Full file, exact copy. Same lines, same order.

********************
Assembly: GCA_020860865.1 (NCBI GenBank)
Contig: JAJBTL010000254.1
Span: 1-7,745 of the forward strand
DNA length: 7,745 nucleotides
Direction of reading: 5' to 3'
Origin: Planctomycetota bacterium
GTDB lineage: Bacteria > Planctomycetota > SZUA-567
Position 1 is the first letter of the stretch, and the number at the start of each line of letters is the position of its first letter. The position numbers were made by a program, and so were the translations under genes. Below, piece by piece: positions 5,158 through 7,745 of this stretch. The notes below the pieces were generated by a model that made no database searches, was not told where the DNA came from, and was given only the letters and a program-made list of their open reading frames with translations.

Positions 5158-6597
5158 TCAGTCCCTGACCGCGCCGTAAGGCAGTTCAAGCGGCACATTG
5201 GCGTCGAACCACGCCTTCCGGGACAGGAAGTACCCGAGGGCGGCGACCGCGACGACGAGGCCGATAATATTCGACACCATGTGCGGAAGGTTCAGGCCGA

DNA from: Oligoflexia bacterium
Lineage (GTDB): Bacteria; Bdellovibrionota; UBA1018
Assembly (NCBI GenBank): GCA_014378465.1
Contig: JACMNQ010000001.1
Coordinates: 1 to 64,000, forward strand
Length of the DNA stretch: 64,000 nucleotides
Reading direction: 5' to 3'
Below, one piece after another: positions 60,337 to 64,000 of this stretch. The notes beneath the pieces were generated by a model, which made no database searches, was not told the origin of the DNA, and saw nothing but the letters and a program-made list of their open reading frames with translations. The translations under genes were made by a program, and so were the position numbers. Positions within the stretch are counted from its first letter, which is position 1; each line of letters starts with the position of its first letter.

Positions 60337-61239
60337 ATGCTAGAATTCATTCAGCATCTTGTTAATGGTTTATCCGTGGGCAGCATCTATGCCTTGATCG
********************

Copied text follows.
Assembly: GCA_020860865.1 (NCBI GenBank)
Contig: JAJBTL010000254.1
Span: 1-7,745 of the forward strand
DNA length: 7,745 nucleotides
Direction of reading: 5' to 3'
Origin: Planctomycetota bacterium
GTDB lineage: Bacteria > Planctomycetota > SZUA-567
Position 1 is the first letter of the stretch, and the number at the start of each line of letters is the position of its first letter. The position numbers were made by a program, and so were the translations under genes. Below, piece by piece: positions 5,158 through 7,745 of this stretch. The notes below the pieces were generated by a model that made no database searches, was not told where the DNA came from, and was given only the letters and a program-made list of their open reading frames with translations.

Positions 5158-6597
5158 TCAGTCCCTGACCGCGCCGTAAGGCAGTTCAAGCGGCACATTG
5201 GCGTCGAACCACGCCTTCCGGGACAGGAAGTACCCGAGGGCGGCGACCGCGACGACGAGGCCGATAATATTCGACACCATGTGCGGAAGGTTCAGGCCGA

DNA from: Oligoflexia bacterium
Lineage (GTDB): Bacteria; Bdellovibrionota; UBA1018
Assembly (NCBI GenBank): GCA_014378465.1
Contig: JACMNQ010000001.1
Coordinates: 1 to 64,000, forward strand
Length of the DNA stretch: 64,000 nucleotides
Reading direction: 5' to 3'
Below, one piece after another: positions 60,337 to 64,000 of this stretch. The notes beneath the pieces were generated by a model, which made no database searches, was not told the origin of the DNA, and saw nothing but the letters and a program-made list of their open reading frames with translations. The translations under genes were made by a program, and so were the position numbers. Positions within the stretch are counted from its first letter, which is position 1; each line of letters starts with the position of its first letter.

Positions 60337-61239
60337 ATGCTAGAATTCATTCAGCATCTTGTTAATGGTTTATCCGTGGGCAGCATCTATGCCTTGATCG